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Old 01/11/2008, 09:59 PM   #24
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Join Date: Jan 2007
Location: Athens, GA
Posts: 839
I just removed 25G of black funky water and I'm replacing it with just enough water to keep all the rocks immersed, about 12G. I'll do another big water change tomorrow. The good news is the black layer on the rocks is just a thin biofilm. After I ran some water over them from a pump it comes right off, they're nice and pretty underneath.

So, here's my thinking about what happened:

The dry rocks contained quite a bit of dead material, providing a source of nitrates, phosphates, carbon, etc. When I added the water, including some tank water from an established (and doing very well, lest you doubt my reefing abilities) tank, the added bacteria exploded. I first saw a "white" bloom, I'm assuming aerobic bacteria, which consumed all of the oxygen in a tank with no surface water movement. Then, the anaerobes exploded. I was expecting the white bloom, and was hoping that the biofilms covering everything would cause a lot of the rock dust blowing around to adhere to them. No luck there. The fact that the tank was over 83 degrees just made everything happen even faster.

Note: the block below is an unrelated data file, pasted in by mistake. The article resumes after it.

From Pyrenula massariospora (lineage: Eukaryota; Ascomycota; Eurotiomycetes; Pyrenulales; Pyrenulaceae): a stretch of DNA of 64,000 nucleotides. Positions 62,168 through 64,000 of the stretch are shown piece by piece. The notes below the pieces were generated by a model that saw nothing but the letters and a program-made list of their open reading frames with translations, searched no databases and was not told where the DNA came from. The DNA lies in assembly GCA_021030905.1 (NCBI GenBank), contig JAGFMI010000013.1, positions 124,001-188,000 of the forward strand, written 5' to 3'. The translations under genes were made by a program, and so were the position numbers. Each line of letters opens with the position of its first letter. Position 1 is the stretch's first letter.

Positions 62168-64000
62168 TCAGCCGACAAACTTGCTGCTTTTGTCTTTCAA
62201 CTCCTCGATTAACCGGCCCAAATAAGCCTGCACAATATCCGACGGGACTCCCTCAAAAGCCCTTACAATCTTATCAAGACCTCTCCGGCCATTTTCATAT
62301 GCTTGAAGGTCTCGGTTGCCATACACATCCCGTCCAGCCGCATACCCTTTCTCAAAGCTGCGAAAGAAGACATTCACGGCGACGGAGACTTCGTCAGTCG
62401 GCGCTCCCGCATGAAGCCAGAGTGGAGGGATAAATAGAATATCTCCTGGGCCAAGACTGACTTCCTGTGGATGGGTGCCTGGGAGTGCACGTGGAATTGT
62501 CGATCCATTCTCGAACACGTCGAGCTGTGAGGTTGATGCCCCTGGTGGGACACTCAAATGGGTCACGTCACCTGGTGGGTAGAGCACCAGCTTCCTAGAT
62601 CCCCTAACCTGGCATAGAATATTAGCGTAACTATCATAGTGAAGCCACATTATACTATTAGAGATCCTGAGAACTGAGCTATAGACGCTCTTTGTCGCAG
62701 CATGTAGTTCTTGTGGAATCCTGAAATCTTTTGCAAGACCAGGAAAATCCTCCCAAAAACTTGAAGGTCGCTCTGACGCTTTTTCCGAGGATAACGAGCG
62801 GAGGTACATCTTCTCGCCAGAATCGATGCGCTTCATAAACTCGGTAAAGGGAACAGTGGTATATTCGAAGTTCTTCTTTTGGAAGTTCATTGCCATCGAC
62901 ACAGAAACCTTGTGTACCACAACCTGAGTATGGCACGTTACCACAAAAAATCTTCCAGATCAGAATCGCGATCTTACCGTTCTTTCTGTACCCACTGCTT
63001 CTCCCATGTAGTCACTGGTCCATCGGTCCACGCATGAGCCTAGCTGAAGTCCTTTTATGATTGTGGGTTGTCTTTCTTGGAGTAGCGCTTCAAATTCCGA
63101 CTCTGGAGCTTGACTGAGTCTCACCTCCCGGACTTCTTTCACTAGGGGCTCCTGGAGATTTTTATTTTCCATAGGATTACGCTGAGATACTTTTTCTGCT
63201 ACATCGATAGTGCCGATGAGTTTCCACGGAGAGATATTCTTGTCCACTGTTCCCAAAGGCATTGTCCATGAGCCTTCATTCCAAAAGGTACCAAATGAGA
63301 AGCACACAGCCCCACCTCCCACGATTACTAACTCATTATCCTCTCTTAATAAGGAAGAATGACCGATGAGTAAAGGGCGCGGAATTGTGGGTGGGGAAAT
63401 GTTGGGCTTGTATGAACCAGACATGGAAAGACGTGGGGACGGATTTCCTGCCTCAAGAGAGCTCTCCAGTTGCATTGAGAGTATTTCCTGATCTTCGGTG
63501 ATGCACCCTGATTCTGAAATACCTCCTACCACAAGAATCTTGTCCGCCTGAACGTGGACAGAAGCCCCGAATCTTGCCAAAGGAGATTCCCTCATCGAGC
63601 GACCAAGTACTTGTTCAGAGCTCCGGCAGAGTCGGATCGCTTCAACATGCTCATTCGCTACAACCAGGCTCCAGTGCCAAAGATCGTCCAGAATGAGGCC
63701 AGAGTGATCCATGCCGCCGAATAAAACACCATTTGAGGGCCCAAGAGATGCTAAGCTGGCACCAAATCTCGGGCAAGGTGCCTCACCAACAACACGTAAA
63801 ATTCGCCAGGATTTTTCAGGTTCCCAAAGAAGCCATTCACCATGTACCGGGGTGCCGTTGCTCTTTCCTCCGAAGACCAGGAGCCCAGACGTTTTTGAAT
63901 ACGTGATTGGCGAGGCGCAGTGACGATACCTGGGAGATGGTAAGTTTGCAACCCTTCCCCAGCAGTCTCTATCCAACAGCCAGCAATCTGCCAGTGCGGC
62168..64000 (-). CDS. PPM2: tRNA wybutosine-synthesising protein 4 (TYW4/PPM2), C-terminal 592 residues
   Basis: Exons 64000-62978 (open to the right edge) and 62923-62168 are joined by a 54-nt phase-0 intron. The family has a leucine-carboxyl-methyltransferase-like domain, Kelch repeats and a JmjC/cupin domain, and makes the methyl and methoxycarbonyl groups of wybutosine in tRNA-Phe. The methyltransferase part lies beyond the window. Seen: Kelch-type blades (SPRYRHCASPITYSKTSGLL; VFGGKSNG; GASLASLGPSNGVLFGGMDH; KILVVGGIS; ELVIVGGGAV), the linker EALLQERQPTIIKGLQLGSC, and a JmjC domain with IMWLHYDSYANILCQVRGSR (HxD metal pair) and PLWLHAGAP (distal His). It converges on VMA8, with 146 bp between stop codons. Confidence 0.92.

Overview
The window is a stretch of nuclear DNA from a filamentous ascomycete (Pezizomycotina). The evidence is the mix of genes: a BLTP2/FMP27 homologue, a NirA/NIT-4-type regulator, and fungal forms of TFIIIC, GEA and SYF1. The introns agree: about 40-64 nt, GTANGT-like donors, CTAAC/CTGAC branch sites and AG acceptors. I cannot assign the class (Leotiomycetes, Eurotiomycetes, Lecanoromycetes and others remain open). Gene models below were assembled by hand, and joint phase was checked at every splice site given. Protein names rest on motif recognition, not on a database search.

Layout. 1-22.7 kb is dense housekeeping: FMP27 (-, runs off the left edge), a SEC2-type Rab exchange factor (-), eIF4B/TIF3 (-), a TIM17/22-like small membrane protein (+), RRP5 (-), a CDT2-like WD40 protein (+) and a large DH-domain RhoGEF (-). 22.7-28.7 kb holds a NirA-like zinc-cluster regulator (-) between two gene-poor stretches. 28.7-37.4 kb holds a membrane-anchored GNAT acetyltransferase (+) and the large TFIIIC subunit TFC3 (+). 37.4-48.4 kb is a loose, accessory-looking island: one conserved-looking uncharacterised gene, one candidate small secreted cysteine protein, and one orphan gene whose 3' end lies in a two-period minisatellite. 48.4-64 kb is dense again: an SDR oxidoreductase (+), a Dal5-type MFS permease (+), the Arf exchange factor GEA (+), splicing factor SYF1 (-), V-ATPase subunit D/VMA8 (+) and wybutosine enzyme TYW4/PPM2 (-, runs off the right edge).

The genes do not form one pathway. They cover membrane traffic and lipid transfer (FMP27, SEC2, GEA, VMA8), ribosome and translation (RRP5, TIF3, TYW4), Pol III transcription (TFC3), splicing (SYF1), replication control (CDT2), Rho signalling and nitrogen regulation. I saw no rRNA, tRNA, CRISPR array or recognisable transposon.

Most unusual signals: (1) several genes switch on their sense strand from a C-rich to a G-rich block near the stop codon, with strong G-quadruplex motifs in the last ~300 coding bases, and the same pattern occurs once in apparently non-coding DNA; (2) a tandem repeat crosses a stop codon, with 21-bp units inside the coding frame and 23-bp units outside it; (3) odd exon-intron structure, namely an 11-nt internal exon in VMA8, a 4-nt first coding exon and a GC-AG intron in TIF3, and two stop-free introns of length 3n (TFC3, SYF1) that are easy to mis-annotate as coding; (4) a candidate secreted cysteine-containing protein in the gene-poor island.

My reasoning behind adding the sugar and ammonia: I wanted a mild bacterial bloom to begin breaking down all of the dead material, and I figured ready C and N sources would be an easy way of doing it. Well, it worked, just too well. I won't be adding any more
I didn't go with live rock mostly for cost reasons ($100 for dry versus ~$300 for live) but also to control pests.

My plan at the moment is finish this water change, do another one tomorrow, go to the LFS and look for a 1um filter of some sort, ask around the local club for a skimmer to borrow while shopping for one of my own, and really aerate the tank. After that we'll see what happens... I can't say I'm really that upset about this, it's an interesting problem.

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